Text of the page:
22nd to the 25th of October, is a sponsored fundraiser to facilitate
access to research and early treatments and cures for retinal disorders
such as retinitis pigmentosa. Funds raised via sponsorship will be
used to support the recent establishment of New Zealand’s first
nationwide database of families and individuals experiencing
conditions of the retina. The database will improve patient care,
treatment and reproductive choices, increase our understanding of
retinal conditions, and potentially identify new retinal genes.

If you would like to be sponsored to walk the track, wish to sponsor
someone else to undertake the walk, or have suggestions of possible
sponsors please contact a member of our executive committee
through our 0800 233 833 number.

5. Quotes
Possessions, outward success, publicity, luxury-to me these have
always been contemptible. I assume that a simple and unassuming
manner of life is best for everyone, best for both the body and the
mind. Albert Einstein 1879-1955

Success is a state of mind. If you want success start thinking of
yourself as a success: Anon

6. Macular Degeneration
Macular degeneration (MD) is the name given to a group of
degenerative eye diseases which affect the ability to see fine detail,
drive, read, and recognise faces. Although there is no cure for MD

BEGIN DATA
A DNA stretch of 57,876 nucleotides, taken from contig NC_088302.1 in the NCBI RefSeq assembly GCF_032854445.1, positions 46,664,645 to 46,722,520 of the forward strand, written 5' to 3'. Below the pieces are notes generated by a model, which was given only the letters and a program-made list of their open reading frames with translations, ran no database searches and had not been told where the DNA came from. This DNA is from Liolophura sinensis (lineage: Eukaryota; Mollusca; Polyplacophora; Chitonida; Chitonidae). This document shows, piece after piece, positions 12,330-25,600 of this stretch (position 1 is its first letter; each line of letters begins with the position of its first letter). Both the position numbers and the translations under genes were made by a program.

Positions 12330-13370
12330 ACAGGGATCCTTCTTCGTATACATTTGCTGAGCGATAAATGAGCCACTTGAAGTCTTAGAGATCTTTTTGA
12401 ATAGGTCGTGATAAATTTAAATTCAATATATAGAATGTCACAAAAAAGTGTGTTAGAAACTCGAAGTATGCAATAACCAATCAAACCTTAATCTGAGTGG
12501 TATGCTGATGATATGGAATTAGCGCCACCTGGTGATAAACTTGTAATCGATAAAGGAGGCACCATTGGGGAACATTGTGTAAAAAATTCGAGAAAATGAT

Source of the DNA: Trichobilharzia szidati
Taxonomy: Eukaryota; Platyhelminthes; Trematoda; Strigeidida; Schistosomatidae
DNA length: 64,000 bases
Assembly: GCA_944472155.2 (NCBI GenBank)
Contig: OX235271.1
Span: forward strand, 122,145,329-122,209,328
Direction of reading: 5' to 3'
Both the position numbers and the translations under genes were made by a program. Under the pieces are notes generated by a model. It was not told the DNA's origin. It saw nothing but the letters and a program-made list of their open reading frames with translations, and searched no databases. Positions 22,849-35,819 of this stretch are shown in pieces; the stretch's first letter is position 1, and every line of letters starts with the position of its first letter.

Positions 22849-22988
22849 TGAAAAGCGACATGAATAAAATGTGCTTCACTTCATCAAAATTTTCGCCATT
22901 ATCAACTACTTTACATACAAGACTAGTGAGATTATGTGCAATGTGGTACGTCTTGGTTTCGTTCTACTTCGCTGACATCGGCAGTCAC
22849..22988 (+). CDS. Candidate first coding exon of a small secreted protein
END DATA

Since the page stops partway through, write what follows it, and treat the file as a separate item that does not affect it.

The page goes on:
there are treatment options that can slow down its progress, wet, dry,
and other forms. The earlier the disease is detected the more vision
you are likely to save.

Both wet and dry forms of MD begin in the Retinal Pigment Epithelium,
or RPE, a layer of cells underneath the retina. The RPE is responsible
for passing, oxygen, sugar and other essentials up to the retina and
moving waste products down to the vessels underneath (these vessels
are called the Choroid). MD occurs when this ‘garbage collection’
breaks down and waste products from the retina build up under the
RPE. These deposits, know as drusen, are easily seen by your eye
care professional as yellow spots.

As MD progresses, vision loss occurs because the RPE
cells die or because the RPE cells fail to prevent blood
vessels from the choroid from growing into the retina. In
the early stages of MD, when drusen first appear, you may not realise
anything is wrong and you may still have normal vision. That is the
best time to detect the disease.

MD is thought to be caused by a combination of genetic and
environmental factors, and is most common in people who are aged 60
and over. Less common types which are hereditary and can affect
younger people are Best’s Disease, Stargardt’s disease, and Sorsby’s
disease. These types are called juvenile macular degeneration.

Dry Macular Degeneration
Most cases of MD are the dry or atrophic form. Some of the potential
causes being studied are inflammation, inadequate blood circulation
to the retina, and premature aging of the sight cells due to genetic
deficiencies. In addition, environmental, behavioural, and dietary
factors are thought to contribute to the progress of the disease.

Dry AMD may occur in three stages in one or both eyes:
1. ‘Early’-identified by several small drusen or a few medium-sized
    drusen. No obvious symptoms or vision loss.
2. ‘Intermediate’-Identified by many medium sized drusen or one or